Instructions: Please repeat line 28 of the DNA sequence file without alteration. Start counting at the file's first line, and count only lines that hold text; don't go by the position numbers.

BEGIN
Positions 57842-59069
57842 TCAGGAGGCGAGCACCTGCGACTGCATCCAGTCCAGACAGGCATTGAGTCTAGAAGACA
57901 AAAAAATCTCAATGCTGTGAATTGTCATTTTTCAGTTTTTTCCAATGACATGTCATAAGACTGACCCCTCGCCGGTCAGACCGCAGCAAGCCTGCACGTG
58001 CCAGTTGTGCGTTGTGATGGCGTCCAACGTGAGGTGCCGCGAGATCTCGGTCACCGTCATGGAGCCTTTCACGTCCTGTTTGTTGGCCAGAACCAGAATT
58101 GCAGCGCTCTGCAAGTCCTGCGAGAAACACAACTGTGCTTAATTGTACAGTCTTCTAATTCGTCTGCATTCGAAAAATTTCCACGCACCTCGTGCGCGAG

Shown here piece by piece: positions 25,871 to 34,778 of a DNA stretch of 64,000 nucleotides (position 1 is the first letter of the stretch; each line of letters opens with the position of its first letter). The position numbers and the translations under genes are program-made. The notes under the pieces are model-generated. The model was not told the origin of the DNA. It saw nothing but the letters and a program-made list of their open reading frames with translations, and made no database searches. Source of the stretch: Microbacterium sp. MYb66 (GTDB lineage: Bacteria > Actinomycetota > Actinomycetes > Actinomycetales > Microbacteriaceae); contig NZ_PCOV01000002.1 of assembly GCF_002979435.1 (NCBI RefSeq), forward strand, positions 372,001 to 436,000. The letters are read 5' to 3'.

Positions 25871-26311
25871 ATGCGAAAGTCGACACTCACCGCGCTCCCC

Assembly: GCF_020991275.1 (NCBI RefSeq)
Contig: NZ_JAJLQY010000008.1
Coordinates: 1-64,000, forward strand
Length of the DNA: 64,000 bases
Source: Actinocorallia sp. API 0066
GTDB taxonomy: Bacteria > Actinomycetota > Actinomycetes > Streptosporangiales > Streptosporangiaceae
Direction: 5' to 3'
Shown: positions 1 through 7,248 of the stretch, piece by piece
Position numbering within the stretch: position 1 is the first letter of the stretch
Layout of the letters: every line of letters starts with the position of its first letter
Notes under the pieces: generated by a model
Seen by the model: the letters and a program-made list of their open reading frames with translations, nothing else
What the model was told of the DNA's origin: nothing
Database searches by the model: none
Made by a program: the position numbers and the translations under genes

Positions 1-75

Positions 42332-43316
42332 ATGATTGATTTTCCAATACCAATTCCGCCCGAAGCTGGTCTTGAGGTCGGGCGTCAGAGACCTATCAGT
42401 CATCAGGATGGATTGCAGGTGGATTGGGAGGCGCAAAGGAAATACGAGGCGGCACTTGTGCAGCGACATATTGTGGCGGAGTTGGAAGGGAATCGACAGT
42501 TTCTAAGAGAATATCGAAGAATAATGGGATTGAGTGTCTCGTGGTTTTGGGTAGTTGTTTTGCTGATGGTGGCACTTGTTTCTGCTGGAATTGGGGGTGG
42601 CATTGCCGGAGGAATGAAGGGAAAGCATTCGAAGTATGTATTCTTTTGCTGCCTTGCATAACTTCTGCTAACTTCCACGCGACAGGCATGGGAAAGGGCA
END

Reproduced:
42501 TTCTAAGAGAATATCGAAGAATAATGGGATTGAGTGTCTCGTGGTTTTGGGTAGTTGTTTTGCTGATGGTGGCACTTGTTTCTGCTGGAATTGGGGGTGG